Australia's central bank expects smooth unwinding of balance sheet

Australia's central bank expects the unwinding of its balance sheet to run smoothly, but as the bank's bond holdings fall, the process of private sector absorbing more issuance might place modest pressure on yields, a senior official said on Wednesday.

David Jacobs, head of domestic markets at the Reserve Bank of Australia, said around A$20 billion of purchased bonds have matured and the pace would pick up to A$35-45 billion per year.

"We expect this process to run smoothly, though are attentive to the challenges involved," Jacobs told Australian Government Fixed Income Forum in Tokyo.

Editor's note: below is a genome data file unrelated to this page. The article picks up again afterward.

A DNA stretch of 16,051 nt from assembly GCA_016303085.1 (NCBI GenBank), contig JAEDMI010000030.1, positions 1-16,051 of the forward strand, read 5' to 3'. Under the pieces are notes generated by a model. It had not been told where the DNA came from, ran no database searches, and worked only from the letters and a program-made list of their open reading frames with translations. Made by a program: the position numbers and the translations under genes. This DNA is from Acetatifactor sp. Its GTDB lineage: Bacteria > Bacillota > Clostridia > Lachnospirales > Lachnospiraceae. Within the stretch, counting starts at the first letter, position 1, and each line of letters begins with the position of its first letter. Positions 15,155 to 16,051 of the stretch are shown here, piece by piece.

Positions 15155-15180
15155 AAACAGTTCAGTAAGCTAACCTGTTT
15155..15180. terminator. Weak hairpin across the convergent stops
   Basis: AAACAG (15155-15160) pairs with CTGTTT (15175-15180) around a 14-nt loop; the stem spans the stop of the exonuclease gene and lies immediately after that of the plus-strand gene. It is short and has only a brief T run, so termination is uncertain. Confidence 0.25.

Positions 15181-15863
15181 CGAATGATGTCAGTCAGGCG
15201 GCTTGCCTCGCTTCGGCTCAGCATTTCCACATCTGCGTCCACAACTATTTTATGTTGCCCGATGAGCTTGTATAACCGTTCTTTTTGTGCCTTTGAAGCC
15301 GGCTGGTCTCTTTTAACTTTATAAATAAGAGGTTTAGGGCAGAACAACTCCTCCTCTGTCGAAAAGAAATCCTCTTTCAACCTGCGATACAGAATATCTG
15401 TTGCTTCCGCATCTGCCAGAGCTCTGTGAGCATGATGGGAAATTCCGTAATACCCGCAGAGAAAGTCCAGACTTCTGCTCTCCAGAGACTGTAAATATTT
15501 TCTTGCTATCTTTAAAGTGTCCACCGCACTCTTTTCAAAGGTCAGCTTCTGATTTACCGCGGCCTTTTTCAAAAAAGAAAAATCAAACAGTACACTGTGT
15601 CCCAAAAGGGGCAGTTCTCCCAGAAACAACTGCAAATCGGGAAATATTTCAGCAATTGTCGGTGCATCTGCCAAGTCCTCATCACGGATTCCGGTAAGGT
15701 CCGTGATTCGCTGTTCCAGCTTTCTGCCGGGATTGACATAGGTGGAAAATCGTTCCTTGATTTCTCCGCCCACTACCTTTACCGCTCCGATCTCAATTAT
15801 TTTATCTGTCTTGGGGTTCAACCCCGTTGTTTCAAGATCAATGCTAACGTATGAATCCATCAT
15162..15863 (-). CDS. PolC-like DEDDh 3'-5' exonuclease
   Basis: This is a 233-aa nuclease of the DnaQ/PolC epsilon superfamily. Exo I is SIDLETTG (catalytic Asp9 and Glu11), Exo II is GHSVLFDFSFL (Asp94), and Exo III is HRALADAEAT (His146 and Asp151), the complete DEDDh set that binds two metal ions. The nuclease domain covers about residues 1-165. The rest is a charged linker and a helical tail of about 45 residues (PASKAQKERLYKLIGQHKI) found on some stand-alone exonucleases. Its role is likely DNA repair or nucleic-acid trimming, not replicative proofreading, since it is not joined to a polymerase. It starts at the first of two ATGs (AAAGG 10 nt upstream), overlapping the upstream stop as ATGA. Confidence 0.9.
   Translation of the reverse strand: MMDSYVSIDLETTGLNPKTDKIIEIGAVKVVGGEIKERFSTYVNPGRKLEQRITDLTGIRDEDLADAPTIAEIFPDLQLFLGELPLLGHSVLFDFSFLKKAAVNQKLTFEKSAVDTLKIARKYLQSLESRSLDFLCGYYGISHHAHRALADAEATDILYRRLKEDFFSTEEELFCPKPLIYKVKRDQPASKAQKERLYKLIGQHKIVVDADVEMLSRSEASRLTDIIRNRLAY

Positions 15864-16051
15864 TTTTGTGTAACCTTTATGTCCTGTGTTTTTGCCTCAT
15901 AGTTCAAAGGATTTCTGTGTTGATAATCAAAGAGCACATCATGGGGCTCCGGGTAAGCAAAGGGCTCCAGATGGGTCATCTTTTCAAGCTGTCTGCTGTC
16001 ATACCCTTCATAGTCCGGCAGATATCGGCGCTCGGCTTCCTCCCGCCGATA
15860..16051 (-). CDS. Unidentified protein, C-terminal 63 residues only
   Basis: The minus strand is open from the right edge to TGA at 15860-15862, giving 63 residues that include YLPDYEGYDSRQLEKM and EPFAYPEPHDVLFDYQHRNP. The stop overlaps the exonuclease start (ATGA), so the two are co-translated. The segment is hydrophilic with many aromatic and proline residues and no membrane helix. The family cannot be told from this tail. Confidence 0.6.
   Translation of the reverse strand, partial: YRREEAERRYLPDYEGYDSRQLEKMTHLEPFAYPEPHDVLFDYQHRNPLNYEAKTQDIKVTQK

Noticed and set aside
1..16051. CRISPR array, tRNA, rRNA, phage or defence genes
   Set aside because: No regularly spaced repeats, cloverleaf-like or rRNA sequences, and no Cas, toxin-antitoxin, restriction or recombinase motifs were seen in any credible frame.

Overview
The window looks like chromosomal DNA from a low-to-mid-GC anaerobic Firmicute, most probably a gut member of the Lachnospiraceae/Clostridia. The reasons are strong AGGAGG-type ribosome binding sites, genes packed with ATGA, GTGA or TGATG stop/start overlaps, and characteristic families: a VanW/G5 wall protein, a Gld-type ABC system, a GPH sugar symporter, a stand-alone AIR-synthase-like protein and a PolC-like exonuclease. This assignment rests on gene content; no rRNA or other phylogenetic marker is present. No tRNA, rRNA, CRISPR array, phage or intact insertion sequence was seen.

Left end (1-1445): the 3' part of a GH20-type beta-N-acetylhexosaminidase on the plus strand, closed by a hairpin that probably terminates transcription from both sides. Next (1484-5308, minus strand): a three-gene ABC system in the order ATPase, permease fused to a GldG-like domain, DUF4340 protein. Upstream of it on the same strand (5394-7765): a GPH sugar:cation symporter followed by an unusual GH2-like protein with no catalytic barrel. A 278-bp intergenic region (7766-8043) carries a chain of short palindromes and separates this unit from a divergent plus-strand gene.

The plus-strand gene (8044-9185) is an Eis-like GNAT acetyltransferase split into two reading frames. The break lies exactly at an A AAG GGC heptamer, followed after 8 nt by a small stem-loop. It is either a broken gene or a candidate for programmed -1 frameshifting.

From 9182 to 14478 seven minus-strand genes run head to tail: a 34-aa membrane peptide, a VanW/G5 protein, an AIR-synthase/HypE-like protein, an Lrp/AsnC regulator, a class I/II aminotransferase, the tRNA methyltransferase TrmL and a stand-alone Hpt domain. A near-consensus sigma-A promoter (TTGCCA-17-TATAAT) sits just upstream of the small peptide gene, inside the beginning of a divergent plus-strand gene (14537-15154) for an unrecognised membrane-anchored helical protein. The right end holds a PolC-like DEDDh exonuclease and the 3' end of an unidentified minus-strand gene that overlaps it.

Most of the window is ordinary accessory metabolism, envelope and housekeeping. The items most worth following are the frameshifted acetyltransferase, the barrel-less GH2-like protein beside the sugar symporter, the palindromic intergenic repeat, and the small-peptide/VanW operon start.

Around A$4 billion out of a total of A$188 billion lent to commercial banks under the Term Funding Facility - another emergency stimulus program begun in 2020 - have been repaid, with large maturities due ahead of September this year and June next year.

Much of the extra cash created by the QE program is held by the banks in their exchange settlement (ES) accounts at the RBA, which is also expected to decline rapidly.

"This has the potential to cause some strains, even though ES balances will remain abundant," said Jacobs, noting that reserves would roughly halve between now and June next year.

"We will monitor this closely and respond if necessary, but our expectation is that the process will run smoothly."

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